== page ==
We present a case of a 36 year old non-smoking female with history of hypothyroidism, two spontaneous abortions (with negative hypercoagulability workup), no recent travel, or OCP use, who came to the ED with three days of left arm pain, swelling, and bluish discoloration. Patient noticed dull pain of left forearm and arm, 5/10 in intensity at commencement, worsening to 9/10 at presentation, aggravated by movement. Her alarming inability to lift her arm to wash her hair prompted her arrival. Blue discoloration, swelling, tenderness to palpation and inability to abduct arm was noted. Patient denied direct trauma, but was busy shifting homes, and carrying heavy boxes repeatedly over three weeks. Ultrasonography revealed extensive DVT of subclavian, axillary and brachial veins. Patient was started on tPA by infusion catheter began at 1mg/hr, with 7 mg bolus. 24 hours later, reassessment revealed 50% thrombolysis. EKOS catheter was introduced with tPA at 1mg/ hour for 12 hours more, resulting in 100% successful thrombolysis. The greater than 75% narrowing at the junction of first rib and clavicle was dilated. She was discharged on three month Apixaban therapy with one month follow-up for Dynamic Venography and subsequent decompression surgery.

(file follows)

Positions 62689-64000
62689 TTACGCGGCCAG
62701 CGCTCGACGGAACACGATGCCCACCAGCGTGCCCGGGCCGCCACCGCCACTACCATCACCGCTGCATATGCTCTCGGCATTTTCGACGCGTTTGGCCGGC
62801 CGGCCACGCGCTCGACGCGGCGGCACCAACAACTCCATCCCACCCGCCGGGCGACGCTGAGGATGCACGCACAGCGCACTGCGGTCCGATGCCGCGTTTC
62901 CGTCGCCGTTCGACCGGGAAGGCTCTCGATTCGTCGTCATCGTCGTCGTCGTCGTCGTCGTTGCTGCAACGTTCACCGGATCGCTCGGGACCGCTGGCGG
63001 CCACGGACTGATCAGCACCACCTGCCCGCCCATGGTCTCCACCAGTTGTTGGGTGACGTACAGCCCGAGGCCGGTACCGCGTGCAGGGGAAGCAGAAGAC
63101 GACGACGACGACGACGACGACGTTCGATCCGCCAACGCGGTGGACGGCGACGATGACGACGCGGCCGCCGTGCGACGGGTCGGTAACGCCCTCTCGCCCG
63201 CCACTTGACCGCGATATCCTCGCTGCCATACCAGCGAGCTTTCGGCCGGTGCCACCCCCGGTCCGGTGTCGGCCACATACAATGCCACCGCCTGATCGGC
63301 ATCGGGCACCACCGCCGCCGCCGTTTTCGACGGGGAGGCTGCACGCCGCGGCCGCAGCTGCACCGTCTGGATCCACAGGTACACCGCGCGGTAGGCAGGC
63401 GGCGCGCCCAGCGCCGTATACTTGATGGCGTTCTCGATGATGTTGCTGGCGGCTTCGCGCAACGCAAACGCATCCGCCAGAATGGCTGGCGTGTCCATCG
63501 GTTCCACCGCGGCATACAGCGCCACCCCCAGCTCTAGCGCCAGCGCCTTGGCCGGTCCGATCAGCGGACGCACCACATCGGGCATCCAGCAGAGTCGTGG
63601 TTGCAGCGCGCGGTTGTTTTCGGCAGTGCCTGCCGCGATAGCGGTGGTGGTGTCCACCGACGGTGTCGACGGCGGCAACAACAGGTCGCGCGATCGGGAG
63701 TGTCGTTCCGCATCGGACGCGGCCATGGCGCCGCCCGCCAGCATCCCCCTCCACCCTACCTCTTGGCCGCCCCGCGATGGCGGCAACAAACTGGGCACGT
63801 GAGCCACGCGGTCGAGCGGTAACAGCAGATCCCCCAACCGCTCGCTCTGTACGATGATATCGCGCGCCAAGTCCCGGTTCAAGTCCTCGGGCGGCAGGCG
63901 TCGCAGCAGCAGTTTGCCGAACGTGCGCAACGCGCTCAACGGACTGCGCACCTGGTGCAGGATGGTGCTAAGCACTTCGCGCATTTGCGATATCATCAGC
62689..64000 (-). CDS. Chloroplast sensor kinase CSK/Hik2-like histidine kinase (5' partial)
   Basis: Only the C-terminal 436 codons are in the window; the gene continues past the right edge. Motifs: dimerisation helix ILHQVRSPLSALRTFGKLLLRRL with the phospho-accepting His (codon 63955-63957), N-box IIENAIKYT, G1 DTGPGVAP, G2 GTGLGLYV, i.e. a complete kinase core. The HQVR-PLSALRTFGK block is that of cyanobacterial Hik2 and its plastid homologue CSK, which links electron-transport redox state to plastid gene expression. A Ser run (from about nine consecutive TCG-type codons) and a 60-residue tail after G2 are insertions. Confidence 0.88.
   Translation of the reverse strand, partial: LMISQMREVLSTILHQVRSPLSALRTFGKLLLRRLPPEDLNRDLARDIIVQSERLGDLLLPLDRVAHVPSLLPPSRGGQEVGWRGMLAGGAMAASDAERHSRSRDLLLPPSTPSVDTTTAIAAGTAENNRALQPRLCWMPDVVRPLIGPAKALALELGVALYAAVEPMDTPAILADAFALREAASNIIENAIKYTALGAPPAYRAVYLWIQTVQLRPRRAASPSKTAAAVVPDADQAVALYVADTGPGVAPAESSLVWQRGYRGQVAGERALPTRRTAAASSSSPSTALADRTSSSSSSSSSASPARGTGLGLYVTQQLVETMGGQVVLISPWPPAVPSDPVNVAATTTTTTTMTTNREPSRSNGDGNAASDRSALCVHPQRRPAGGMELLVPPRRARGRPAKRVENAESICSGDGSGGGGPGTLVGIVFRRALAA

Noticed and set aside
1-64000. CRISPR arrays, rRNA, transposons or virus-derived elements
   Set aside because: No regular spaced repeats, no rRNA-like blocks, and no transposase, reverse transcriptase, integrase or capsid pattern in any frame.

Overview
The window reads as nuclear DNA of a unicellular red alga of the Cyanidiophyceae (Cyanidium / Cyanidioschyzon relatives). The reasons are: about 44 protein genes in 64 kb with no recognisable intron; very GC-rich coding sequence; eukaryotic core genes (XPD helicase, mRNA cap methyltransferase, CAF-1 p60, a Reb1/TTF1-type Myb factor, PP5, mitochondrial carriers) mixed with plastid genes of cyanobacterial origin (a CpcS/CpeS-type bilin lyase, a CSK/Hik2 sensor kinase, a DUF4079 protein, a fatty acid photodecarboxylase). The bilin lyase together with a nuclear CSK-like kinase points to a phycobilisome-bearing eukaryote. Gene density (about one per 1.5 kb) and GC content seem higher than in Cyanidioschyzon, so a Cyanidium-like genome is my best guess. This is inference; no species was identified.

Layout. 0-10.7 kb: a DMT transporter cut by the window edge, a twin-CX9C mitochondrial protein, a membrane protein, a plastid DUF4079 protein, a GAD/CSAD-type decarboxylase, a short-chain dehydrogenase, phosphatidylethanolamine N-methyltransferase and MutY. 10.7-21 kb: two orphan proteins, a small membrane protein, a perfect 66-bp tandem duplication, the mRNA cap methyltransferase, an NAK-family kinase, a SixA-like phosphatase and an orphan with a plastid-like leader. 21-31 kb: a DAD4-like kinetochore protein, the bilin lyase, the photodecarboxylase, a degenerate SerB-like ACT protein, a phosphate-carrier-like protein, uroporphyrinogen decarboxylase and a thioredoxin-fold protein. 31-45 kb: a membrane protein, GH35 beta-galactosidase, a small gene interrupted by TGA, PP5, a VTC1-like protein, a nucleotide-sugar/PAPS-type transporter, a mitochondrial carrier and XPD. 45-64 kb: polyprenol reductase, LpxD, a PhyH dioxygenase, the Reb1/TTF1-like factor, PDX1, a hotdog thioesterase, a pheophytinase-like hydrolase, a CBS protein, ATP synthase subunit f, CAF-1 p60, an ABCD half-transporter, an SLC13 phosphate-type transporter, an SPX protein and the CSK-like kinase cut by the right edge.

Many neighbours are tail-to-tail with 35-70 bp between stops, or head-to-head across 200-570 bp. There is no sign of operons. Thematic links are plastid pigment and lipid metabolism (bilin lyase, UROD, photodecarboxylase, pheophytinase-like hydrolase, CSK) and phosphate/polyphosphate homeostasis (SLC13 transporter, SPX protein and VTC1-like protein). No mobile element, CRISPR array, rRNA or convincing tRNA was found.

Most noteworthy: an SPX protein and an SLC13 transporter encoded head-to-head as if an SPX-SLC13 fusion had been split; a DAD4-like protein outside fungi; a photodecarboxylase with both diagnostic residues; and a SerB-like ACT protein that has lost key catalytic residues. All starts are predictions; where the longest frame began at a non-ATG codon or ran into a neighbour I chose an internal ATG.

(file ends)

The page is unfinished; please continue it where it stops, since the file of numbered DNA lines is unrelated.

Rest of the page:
Discussion: Rarely, primary venous thrombosis results by compression of subclavian vein at thoracic outlet due to abnormalities of the first rib, clavicle, costoclavicular ligament or anterior scalene muscle. History reveals repeated overhead arm movements, with venous compression, fibrosis, stasis and thrombosis. Most present with acute pain, swelling following strenuous exertion, and classic aggravation with overhead arm elevation. Edema of the affected extremity, with cyanosis of the hand and fingers is often seen. Dilated collateral veins over upper chest and proximal extremity, Urschel’s sign, is particularly seen with underlying chronic venous stenosis. Ultrasonography is the best initial investigation, with venography recommended when inconclusive. Patients presenting within two weeks of symptom onset undergo thrombolysis, as in this case, to restore patency and minimize endothelial injury. Discharge with anticoagulation for four to six weeks to allow for healing is followed by definitive treatment with thoracic outlet decompression surgery. Although there is limited data on the management of PSS, angioplasty or stenting is strongly discouraged due to high rate of thrombosis. At least three to six months of anticoagulation is required following initial event.
Effort thrombosis is a rare but significantly debilitating condition seen in otherwise healthy young individuals which can be effectively treated if recognized early and managed appropriately.
To cite this abstract:Hakam L, Bath AK, Al taii H, Syed MA, Afzal O, Nautiyal A. Paget Schroetter Syndrome – a Rarer Cause of Upper Extremity Deep Venous Thrombosis. Abstract published at Hospital Medicine 2016, March 6-9, San Diego, Calif. Abstract 543. Journal of Hospital Medicine. 2016; 11 (suppl 1). https://www.shmabstracts.com/abstract/paget-schroetter-syndrome-a-rarer-cause-of-upper-extremity-deep-venous-thrombosis/. Accessed November 17, 2019.